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Haiti Protests

After fleeing Haiti amid protests, missionary shares what he saw on the ground



CAMBRIA COUNTY, Pa. (CIRCA via WJAC) — "These protests are not unheard of, but normally they happen for a day or two. And you just sit tight and they'll clear up, but now we're 10 days into this protest," said Travis Knipple, a missionary who recently escaped the protests in Haiti.

Protests in Haiti broke out Feb. 7 over skyrocketing inflation and corruption related to President Jovenel Moise. Haitians say they will continue to protest until Moise resigns.

"Protesters took to the streets and basically put up roadblocks. For us, even in a small, rural area, we were stuck with about a 1-mile stretch of road that was passable," said Knipple.

Knipple, a Johnstown, Pennsylvania, native, has worked as a missionary in Haiti for over eight years with F1 Missions Engineering. The organization helps provide solar energy to Haitians and trains apprentices.

Because of the protests, Knipple and his family, who live in Jacmel, Haiti, decided to come back to Pennsylvania for the time being.

Protesters have been creating roadblocks, which have caused hospitals and banks to close. The demonstrations have also left many Haitians with little to no food, water or gas.

Knipple set up a charging station outside his Jacmel home to help Haitians charge phones and lights.

"A typical protest, you can get by on foot or even on a motorcycle. These ones, they wouldn't even let motorcycles pass. And then some of them actually wouldn't even let you get by on foot and were throwing rocks or bottles at people to keep them from even walking across the roadblocks," said Knipple.

Several people have been killed so far as a result of the protests. However, over the weekend, protesters decided to pause to allow people to get food, water and other supplies.

Knipple hopes the protests end soon so he and his family can return to help others.

"The protests are making life worse in the short term, with a really strong goal of trying to get things better. Unfortunately, no one has a solution for what that better is yet. They just know that in their current state, that it's unsustainable," said Knipple.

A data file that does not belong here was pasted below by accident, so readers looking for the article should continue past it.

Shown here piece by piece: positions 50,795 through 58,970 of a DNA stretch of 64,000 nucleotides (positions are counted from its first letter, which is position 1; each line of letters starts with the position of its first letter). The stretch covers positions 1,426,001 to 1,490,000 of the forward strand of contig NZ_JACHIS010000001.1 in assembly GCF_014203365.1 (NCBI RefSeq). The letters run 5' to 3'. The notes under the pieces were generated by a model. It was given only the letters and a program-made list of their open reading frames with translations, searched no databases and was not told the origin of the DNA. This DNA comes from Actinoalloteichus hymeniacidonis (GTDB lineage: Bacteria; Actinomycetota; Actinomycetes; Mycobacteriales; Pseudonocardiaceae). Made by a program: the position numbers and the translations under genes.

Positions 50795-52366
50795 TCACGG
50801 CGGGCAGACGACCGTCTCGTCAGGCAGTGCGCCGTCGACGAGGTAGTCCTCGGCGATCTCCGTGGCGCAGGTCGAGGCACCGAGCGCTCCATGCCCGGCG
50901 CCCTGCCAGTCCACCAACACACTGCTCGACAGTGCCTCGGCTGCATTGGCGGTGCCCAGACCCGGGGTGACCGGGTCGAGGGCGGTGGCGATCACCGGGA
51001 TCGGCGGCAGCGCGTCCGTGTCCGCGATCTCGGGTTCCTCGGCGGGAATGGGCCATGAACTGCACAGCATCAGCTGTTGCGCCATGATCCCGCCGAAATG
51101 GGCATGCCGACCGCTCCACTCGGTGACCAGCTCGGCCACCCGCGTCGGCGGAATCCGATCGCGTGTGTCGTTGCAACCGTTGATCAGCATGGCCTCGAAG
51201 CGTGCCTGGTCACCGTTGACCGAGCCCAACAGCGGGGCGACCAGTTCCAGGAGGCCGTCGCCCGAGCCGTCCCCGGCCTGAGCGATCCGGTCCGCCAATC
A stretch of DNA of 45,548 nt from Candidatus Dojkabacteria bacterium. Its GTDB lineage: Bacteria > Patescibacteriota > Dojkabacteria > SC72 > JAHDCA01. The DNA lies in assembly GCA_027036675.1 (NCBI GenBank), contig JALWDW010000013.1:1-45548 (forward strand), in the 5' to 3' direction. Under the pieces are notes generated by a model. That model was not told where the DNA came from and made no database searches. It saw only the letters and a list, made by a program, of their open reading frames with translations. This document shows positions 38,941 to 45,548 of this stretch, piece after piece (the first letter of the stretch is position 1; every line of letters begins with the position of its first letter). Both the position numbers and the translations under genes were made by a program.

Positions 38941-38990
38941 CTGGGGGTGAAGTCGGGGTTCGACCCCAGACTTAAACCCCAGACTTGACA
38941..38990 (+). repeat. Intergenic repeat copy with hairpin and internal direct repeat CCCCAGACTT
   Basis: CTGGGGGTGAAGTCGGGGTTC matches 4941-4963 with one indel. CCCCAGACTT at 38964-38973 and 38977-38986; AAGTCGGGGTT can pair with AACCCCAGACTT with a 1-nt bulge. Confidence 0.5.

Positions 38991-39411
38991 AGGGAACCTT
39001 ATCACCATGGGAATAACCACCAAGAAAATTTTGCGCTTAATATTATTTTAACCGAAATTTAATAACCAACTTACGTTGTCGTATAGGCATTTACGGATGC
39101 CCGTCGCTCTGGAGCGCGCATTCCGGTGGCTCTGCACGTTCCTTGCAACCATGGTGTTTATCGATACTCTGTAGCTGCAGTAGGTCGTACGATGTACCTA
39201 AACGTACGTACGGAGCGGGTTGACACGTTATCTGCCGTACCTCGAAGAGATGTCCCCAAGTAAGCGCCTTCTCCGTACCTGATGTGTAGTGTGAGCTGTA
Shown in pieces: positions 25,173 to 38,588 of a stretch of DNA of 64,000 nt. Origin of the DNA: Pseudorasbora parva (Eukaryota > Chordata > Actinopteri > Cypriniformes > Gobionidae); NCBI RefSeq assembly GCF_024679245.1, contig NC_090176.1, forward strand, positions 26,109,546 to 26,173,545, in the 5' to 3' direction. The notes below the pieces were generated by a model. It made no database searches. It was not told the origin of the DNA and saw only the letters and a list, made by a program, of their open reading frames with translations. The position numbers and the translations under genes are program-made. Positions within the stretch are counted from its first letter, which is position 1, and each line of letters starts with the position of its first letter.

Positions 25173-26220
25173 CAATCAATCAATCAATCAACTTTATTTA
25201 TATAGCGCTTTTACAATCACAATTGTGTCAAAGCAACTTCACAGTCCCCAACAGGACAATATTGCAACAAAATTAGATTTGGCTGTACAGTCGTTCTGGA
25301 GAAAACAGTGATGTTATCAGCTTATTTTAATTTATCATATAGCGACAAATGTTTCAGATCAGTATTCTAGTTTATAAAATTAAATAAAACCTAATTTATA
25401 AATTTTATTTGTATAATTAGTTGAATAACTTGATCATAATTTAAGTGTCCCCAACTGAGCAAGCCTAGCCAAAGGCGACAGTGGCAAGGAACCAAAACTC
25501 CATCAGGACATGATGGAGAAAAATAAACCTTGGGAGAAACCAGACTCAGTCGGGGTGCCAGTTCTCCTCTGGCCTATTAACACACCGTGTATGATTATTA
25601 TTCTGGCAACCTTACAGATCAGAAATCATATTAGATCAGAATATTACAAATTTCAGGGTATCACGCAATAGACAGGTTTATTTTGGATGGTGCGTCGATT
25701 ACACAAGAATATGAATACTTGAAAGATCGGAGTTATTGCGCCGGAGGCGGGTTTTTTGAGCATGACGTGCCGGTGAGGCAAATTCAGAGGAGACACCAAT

Businesses and government offices slowly reopened across Haiti on Monday after more than a week of the violent demonstrations.

Public transportation resumed in the capital, Port-au-Prince, where people began lining up to buy food, water and gasoline as crews cleared streets of barricades thrown up during the protests.

Moise has refused to step down, though his prime minister, Jean-Henry Ceant, said over the weekend that he has agreed to reduce certain government budgets by 30 percent, limit travel of government officials and remove all nonessential privileges they enjoy, including phone cards. Ceant also vowed to investigate alleged misspending tied to a Venezuelan program that provided Haiti with subsidized oil and said he has requested that a court audit all state-owned enterprises. He also said he would increase the minimum wage and lower the prices of basic goods, although he did not provide specifics.

Many Haitians remained wary of those promises, and schools remained closed Monday amid concerns of more violence.

The latest violent demonstrations prompted the U.S. government to warn people last week not to travel to Haiti as it urged Moise's administration to implement economic reforms and redouble efforts to fight corruption and hold accountable those implicated in the scandal over the Venezuelan subsidized oil program, known as Petrocaribe. A Haitian Senate investigation has alleged embezzlement by at least 14 former officials in ex-President Michel Martelly's administration, but no one has been charged. Meanwhile, Haitians have demanded a probe into the spending of the $3.8 billion Haiti received as part of the Petrocaribe program.

The Associated Press contributed to this report.


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